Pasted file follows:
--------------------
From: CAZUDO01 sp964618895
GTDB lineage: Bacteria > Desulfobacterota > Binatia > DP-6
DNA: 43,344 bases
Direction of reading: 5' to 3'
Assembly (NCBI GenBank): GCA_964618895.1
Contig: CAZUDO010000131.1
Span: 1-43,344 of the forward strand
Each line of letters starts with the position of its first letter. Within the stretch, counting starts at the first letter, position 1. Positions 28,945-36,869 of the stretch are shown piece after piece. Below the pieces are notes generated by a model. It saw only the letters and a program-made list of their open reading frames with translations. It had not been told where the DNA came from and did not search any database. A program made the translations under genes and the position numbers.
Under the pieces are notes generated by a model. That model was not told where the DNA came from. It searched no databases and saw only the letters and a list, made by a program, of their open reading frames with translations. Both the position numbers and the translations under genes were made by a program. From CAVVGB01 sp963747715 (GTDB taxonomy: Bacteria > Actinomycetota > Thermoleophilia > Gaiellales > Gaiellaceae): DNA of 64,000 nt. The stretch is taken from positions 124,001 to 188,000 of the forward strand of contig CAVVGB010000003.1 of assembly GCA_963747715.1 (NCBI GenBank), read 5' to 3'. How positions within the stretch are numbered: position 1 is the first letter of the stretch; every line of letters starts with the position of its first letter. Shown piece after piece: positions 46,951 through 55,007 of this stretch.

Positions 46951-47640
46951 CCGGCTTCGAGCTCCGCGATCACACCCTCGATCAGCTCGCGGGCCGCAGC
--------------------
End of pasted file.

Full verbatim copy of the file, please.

From: CAZUDO01 sp964618895
GTDB lineage: Bacteria > Desulfobacterota > Binatia > DP-6
DNA: 43,344 bases
Direction of reading: 5' to 3'
Assembly (NCBI GenBank): GCA_964618895.1
Contig: CAZUDO010000131.1
Span: 1-43,344 of the forward strand
Each line of letters starts with the position of its first letter. Within the stretch, counting starts at the first letter, position 1. Positions 28,945-36,869 of the stretch are shown piece after piece. Below the pieces are notes generated by a model. It saw only the letters and a program-made list of their open reading frames with translations. It had not been told where the DNA came from and did not search any database. A program made the translations under genes and the position numbers.
Under the pieces are notes generated by a model. That model was not told where the DNA came from. It searched no databases and saw only the letters and a list, made by a program, of their open reading frames with translations. Both the position numbers and the translations under genes were made by a program. From CAVVGB01 sp963747715 (GTDB taxonomy: Bacteria > Actinomycetota > Thermoleophilia > Gaiellales > Gaiellaceae): DNA of 64,000 nt. The stretch is taken from positions 124,001 to 188,000 of the forward strand of contig CAVVGB010000003.1 of assembly GCA_963747715.1 (NCBI GenBank), read 5' to 3'. How positions within the stretch are numbered: position 1 is the first letter of the stretch; every line of letters starts with the position of its first letter. Shown piece after piece: positions 46,951 through 55,007 of this stretch.

Positions 46951-47640
46951 CCGGCTTCGAGCTCCGCGATCACACCCTCGATCAGCTCGCGGGCCGCAGC